1. Car convos: Parents can take turns listening to the music their children enjoy, and vice versa. Learn to sing (not just listen) together, and discuss messages of songs as often as is enjoyable.
  1. Family Interaction Online: Parents and children should talk about the sites they frequent online. If they are social-media sites like Facebook, Snapchat, Twitter or Instagram, parents can create a profile along with their children. Parents can strengthen their relationship with their children online by: Sending an encouraging message on the days s/he has a big event; posting an inspirational or funny quote; Let your child know if you will be late to pick them up. Let your teen use you as his/her “out” in a socially or morally awkward situation. Join a conversation on social media – or talk about the online comments together. Beware of posting embarrassing photos of your family or yourself. Keep comments short. Parents: no lecturing online! Practice giving each other space when appropriate. 
  1. Prepare for Mistakes: We mess up all the time. But without the freedom to succeed and fail, we can’t grow in wisdom. Make a plan together for how computer, online or cell-phone mistakes should be dealt with. Discuss worries together and make a plan for accountability.
  1. Be there for each other: Show up in person for the important events of life whenever possible. Social media messages will never replace actual, real human presence.
  1. Find fun alternatives to technology: Board games, exercise, social gatherings, special events. What else can you do with each other away from glaring rectangles?
  1. Revisit Technological Decisions Often: Create a culture in your home of honesty, openness and vulnerability. How is technology helping you? Overwhelming you? Frustrating you? Hurting you? Bringing you joy? An open line of communication between parents and children will do wonders to the future development, maturity, and relational connectivity of the family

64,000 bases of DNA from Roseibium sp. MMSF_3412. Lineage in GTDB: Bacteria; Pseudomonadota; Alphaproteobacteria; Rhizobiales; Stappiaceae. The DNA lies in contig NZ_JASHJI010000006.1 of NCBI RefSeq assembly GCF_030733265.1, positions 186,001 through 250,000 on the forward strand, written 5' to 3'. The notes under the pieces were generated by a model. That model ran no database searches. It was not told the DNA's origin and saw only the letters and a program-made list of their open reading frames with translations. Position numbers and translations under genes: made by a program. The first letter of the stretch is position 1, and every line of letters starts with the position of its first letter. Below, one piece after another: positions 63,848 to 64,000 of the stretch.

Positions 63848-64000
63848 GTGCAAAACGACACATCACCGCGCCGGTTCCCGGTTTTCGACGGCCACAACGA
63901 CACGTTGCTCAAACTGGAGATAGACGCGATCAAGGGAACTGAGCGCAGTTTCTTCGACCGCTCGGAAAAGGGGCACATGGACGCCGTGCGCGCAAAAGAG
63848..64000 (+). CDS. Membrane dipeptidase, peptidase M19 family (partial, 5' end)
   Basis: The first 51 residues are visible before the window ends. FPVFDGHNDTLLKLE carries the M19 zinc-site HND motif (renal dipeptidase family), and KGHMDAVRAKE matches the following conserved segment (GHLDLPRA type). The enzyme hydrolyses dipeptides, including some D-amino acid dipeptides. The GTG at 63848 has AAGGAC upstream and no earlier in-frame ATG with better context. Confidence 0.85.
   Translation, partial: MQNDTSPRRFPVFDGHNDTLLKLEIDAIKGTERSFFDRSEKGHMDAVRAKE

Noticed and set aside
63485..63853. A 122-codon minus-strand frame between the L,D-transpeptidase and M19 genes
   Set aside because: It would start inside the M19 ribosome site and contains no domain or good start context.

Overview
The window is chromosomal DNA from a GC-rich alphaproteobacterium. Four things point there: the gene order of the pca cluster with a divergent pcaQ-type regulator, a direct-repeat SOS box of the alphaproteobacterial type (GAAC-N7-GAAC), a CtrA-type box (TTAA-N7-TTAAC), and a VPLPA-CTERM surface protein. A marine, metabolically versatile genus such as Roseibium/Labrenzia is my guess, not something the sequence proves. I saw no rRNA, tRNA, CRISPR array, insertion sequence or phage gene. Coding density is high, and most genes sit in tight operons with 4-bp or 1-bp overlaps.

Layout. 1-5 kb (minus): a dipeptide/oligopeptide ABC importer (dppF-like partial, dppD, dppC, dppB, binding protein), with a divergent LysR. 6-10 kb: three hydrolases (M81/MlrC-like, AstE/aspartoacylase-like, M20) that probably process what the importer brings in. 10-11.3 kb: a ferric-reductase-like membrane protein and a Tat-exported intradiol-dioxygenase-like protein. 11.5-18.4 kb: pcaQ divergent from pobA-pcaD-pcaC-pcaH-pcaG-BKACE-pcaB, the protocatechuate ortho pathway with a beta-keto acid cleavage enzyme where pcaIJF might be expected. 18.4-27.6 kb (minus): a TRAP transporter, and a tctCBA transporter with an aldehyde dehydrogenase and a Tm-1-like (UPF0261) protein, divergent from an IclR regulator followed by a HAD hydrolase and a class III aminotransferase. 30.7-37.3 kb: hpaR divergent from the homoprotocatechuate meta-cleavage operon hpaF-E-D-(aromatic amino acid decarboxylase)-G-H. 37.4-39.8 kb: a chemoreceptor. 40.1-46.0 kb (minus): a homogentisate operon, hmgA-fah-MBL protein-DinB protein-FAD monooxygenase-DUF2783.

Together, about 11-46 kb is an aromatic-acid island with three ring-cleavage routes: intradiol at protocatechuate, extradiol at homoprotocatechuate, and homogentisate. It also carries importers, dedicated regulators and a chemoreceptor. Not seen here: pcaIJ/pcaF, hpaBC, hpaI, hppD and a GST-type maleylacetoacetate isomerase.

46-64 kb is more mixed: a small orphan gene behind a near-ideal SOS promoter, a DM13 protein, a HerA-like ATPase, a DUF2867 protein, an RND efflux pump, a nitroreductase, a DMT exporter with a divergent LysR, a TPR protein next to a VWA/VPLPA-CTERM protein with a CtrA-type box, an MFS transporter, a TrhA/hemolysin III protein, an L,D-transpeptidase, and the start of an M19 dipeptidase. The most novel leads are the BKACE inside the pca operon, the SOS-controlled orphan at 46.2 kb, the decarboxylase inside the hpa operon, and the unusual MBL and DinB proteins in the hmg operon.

Books referenced for this article and recommended for further learning: A Parent’s Guide to Understanding Social Media by Mark Oestreicher & Adam McLane, 2012. Tech Savvy Parenting by Brian Housman, 2007. The Tech-Wise Family by Andy Crouch, 2017. 12 Ways Your Phone is Changing You by Tony Reinke, 2017. Reset Your Child’s Brain by Victoria L. Dunckley, 2015.

Books I’ll be reading in the next few weeks to learn more: Growing Up Social: Raising Relational Kids in a Screen-Driven World, by Gary Chapman & Arlene Pellicane, 2014. Calm, Cool and Connected: 5 Digital Habits for a More Balanced Life, by Arlene Pellicane, 2017. Every Parents' Battle: A Family’s Guide to Resisting Pornography, by Dan S. Spencer Iii, 2017. And 52 Ways to Connect with Your Smartphone Obsessed Kid: How To Engage With Kids Who Can’t Seem To Pry Their Eyes from their Devices! By Jonathan McKee, 2016.

4 Comments

Thanks Delores and Beverly! Paul, you are right that the advancement of the Gospel is of most importance. This could lead to another interesting and related discussion: In what ways can technology help us advance the Gospel, and how can technology get in the way?

Great topic. Thanks for posting!

Hi Mike, I may be out of line with your teaching so if you will, set me straight. I think we can loose Christ as we feed our appetite for technology. Many passages of Scripture refer to what will happen at the end of the age, but no other passage seems to deal with increasing knowledge or technology as a sign for us. A greater sign is the advancement of the gospel which Jesus spoke of in Matthew 24:14 and which He commanded us to proclaim in Matthew 28:19-20. God's goal for mankind isn't to advance as far as we can or to know all we can discover, but rather that all should come to repentance (2 Peter 3:9).

Great post. Wish I had one of those organize buttons on my keyboard!